#4: First quarter

Lately, this phase has really been growing on me (I’m sorry, I had to say it). She’s  a lovely sight to see rising in the sky on an afternoon walk. During the day, she isn’t too hard to photograph; it’s only as the sky darkens that the phone camera gets confused by her luminescence. Which isn’t innate, of course, just a reflection of the sun, but don’t remind her of that. She’s been slowly creeping away from the earth, a few centimeters per year, and at the current rate, she won’t be able to cover the sun for total solar eclipses in 600 million short years. We’ve got to be extra nice if we want to convince her to come back. Slay queen! Look at you emitting all that light by yourself!

#3: Waning gibbous

In the days after the full moon, she doesn’t stop serving. She’s just a bit more fashionably late every night. I personally think that watching the mostly-full moon rise in a dark night sky is an excellent photo op, which is why I hate cell phones that can never properly capture the beauty.

#2: Full moon

What can I say that hasn’t already been said? The full moon shows us herself in full glory. Of course, it’s always the same side of the moon because it’s tidally locked to Earth; the consistency is comforting. With a telescope, you can really appreciate the full extent of her beauty. Werewolves emerge to fill the ecological niche that’s been left empty by the extermination of regular wolves from their historic habitat. It’s a real problem, you know. Overpopulation of deer and other prey animals can throw off the whole ecosystem. I don’t think we’re appreciating how helpful werewolves could be in that sense.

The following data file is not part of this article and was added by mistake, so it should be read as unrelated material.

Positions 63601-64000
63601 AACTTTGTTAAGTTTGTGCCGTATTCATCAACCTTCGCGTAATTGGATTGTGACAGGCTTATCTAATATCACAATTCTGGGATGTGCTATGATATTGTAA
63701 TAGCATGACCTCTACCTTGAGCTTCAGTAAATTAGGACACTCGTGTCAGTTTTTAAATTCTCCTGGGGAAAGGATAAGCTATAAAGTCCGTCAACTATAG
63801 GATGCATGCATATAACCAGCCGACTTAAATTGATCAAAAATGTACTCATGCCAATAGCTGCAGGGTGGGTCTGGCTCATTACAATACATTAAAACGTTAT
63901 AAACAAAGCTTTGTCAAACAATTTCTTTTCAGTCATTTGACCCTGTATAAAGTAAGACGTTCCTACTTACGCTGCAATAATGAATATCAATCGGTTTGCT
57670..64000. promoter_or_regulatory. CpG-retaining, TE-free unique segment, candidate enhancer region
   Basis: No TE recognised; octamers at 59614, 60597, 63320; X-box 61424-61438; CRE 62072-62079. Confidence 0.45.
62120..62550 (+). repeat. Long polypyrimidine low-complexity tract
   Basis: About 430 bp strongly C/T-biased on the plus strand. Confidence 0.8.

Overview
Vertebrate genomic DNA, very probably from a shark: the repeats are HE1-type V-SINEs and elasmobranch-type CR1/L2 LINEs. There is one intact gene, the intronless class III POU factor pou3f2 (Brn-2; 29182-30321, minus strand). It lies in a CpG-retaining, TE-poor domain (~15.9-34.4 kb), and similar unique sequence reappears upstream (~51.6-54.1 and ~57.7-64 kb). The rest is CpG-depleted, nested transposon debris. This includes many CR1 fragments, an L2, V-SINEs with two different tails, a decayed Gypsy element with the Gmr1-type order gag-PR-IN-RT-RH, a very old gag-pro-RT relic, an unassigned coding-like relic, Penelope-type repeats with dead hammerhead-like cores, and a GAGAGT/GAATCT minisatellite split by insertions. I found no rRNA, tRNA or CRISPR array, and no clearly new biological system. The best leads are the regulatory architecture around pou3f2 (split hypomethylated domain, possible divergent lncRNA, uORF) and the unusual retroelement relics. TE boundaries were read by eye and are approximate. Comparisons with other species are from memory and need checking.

#1: Waxing crescent

Looking through my camera roll, the thing that immediately becomes evident is my obsession with sunsets. Waxing crescent is the moon phase that holds the honor of coexisting with the sunset. Because the moon is rising and setting shortly after the sun while in this phase, her silver sliver is easily distinguishable in the darkening sky. Seeing the waxing crescent moon shining amid cotton-candy sunset clouds is one of my favorite views. Not to mention, this moon phase is considerably more agreeable with phone cameras than the fuller phases, so I’m better able to capture the moment. Best-case scenario in my book is that the pretty clouds from the sunset move away as the crescent moon sets, and you’re left with a clear night sky.

For all I’m judging the moon here, she could be judging us right back. From the moon, you can see the Earth go through the same phases, but they’re reversed. During a new moon, astronauts on the moon would see a full earth, and during a full moon, the earth wouldn’t be visible to them. Hopefully in a few years we can get some personal rankings of earth phases (Not mine. I’m not going up there. I love oxygen too much. But someone should totally get on that).

Kate Bridges

Conn Coll '27

Hi, I'm Kate and I will ramble about obscure animal facts and Taylor Swift indefinitely